“But I think I managed to show them that, for me, religion is a private matter, and what I am looking for is the best for the people. They finally understood my position,” he said.
Alkatiri has been at the top level of Fretilin leadership almost since the party’s beginning.
Asked if East Timor’s younger generation will take over the political landscape, which is still dominated by resistance-era leaders, Alkatiri said Fretilin has a new generation of leaders.
His daughter Nurima is also a Fretilin party politician, but when asked about her role in politics, Alkatiri said it would be up to her to chart her own political path.
“She is not my successor, but she has her own rights to play her role,” he said.
Alkatiri said the most pressing need for East Timor, with almost half its 1.2 million population still living in poverty, is government investment in public infrastructure, such as education and health, and spending on basic living needs, such as community housing and clean water.
“This is a 16-year-old country. We still need to build the nation; we really need to strengthen the foundation of the nation, institutional, political foundation, everyone needs to join efforts to do it,” he said.

FASTFACTS

Mari Alkatiri, the outgoing Prime Minister, who has been serving his second term as prime minister since September last year, is a Muslim leader in a predominantly Catholic country. His family on his paternal grandfather’s side came from Hadramaut in Yemen.


Furore after Indian police shoot gangster dead

Updated 10 July 2020

Furore after Indian police shoot gangster dead

  • Officials said Dubey was shot as he tried to escape a police vehicle while being driven to his home city
  • Rights lawyers alleged that police killed Dubey to prevent him revealing his connections with powerful people

LUCKNOW: Indian police shot dead one of the country's most wanted gangsters on Friday just a day after his dramatic arrest, sparking accusations of a staged extrajudicial killing.
Officials said Vikas Dubey, detained for the killing of eight police officers, was shot as he tried to escape a police vehicle while being driven to his home city in the northern state of Uttar Pradesh.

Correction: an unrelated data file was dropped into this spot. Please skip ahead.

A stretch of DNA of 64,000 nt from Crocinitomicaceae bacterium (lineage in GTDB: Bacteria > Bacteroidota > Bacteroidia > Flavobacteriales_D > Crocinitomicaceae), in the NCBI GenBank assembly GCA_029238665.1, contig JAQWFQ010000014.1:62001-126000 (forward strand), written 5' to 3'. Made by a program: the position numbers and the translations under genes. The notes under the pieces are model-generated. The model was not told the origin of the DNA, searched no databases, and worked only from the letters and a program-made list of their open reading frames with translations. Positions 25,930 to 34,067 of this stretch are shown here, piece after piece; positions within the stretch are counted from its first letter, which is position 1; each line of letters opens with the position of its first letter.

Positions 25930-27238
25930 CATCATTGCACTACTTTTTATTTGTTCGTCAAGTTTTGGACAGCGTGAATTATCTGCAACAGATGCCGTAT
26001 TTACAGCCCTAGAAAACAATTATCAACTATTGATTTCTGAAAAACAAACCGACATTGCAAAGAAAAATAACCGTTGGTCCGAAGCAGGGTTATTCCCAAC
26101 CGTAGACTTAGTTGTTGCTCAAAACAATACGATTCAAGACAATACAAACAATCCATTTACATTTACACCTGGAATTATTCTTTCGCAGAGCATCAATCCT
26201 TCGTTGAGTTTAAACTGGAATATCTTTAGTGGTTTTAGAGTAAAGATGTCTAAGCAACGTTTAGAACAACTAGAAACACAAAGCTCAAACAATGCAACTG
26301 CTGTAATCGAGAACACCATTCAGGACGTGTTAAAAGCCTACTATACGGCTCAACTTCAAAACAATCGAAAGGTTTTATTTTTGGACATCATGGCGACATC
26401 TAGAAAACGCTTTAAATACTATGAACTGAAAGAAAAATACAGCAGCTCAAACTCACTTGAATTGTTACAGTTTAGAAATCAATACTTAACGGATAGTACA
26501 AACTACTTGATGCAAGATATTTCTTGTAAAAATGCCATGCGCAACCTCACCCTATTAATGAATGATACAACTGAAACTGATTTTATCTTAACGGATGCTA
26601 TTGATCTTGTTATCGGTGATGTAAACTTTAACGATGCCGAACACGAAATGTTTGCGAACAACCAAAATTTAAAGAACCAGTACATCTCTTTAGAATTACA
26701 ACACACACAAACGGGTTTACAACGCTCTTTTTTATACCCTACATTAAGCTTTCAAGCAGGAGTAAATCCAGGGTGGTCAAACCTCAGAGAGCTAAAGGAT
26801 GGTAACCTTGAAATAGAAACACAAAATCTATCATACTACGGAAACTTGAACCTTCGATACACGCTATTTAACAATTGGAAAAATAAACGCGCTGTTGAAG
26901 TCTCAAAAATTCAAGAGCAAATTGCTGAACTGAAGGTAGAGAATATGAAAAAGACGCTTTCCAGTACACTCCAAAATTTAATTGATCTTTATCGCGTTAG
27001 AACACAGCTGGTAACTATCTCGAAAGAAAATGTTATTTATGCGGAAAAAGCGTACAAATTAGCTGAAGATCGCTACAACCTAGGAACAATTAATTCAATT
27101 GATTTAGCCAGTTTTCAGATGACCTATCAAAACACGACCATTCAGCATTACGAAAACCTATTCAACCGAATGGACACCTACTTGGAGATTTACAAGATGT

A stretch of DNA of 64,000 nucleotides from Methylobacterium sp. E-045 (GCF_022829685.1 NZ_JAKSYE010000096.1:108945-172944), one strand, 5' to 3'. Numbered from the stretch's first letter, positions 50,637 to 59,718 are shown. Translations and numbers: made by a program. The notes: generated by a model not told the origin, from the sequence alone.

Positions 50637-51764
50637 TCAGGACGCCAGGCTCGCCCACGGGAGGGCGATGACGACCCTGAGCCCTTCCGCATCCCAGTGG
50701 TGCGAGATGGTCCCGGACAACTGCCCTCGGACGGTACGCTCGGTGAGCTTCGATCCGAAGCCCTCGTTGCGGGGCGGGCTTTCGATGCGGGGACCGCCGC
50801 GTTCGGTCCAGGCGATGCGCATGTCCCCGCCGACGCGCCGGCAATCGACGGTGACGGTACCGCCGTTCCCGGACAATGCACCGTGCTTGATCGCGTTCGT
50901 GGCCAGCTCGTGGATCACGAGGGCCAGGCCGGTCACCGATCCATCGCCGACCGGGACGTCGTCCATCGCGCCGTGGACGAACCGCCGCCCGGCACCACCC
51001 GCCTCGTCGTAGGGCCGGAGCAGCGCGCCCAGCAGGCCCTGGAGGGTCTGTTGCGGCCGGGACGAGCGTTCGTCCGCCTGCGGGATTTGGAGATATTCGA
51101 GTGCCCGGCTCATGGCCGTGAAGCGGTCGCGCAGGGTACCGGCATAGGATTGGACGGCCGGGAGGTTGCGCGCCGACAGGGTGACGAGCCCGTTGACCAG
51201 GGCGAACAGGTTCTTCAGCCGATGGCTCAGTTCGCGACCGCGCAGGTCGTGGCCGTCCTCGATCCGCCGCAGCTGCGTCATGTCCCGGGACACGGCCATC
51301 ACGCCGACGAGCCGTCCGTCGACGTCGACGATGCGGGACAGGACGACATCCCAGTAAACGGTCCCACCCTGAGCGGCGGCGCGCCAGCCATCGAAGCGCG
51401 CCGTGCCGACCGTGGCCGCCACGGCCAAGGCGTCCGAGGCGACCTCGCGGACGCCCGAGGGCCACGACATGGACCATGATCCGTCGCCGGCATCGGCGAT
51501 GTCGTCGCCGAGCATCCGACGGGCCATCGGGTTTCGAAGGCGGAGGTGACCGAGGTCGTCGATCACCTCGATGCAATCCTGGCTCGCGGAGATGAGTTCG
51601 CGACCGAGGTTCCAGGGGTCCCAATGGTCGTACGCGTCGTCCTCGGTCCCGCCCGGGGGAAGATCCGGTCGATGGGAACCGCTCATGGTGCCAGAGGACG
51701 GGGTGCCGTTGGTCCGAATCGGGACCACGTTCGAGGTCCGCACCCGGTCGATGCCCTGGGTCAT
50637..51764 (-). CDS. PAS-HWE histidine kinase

Within hours of TV stations carrying images of his bloodstained body lying in a hospital, rights lawyers and activists alleged that police had killed Dubey to prevent him revealing his connections with powerful people.
"This is the most blatant case of extra-judicial killing. Dubey was a gangster terrorist who may have deserved to die. But (Uttar Pradesh) police have killed him to shut his mouth," Supreme Court lawyer Prashant Bhushan wrote on Twitter.
"Will we allow police to kill anyone without a court trial?" Utsav Bains, another Supreme Court lawyer, added.
Senior opposition Congress party leader Priyanka Gandhi said the people "protecting" Dubey were still free and called for a judicial probe into the killing.
Dubey, aged about 50, was accused of more than 60 murders, attempted murders and other crimes. He was said to have shot dead an Uttar Pradesh state minister inside a police station in 2001.
Despite those cases and his reputation for ruthlessness, Dubey has built considerable local political links over the past two decades.
On July 3, eight officers were gunned down when his gang staged an ambush on a police team aiming to arrest him.
A nationwide manhunt was launched, during which five of Dubey's associates -- including his bodyguard nephew -- were killed.
Police said he was tipped off about the deadly raid by local officers, some of whom have been arrested for leaking information to the gangster.
He finally gave himself up in a temple in Madhya Pradesh state on Thursday.
According to the police account, the car transporting him early Friday overturned on a wet road in neighbouring Uttar Pradesh and he tried to escape.
"Dubey has been killed in an exchange of fire after he snatched the pistol of our men and tried to flee after firing at them. Four of our men are also injured," Kanpur police inspector general Mohit Agarwal told reporters.
Uttar Pradesh chief minister Yogi Adityanath, a senior member of Prime Minister Narendra Modi's Bharatiya Janata Party, has publicly endorsed police killings as a "deterrent" to crime.
Yogi's government has pledged to root out crime from the state and his tenure has coincided with a surge in the number of criminals dying in police shootouts.
"Encounter killings" have a long history India and for decades shootouts were staged to bypass India's judicial system when police battled armed separatist movements in West Bengal, Punjab, Kashmir and elsewhere.
"History repeats," Nirjhari Sinha, a civil rights leader from western Gujarat state, wrote on Twitter in response to Dubey's death.
"Dead gangsters can't speak about their political patronage."
More recently, suspects accused of violent crimes have died in custody.
Last year, police in southern India shot dead four men accused in the horrific rape and murder of a 27-year-old woman.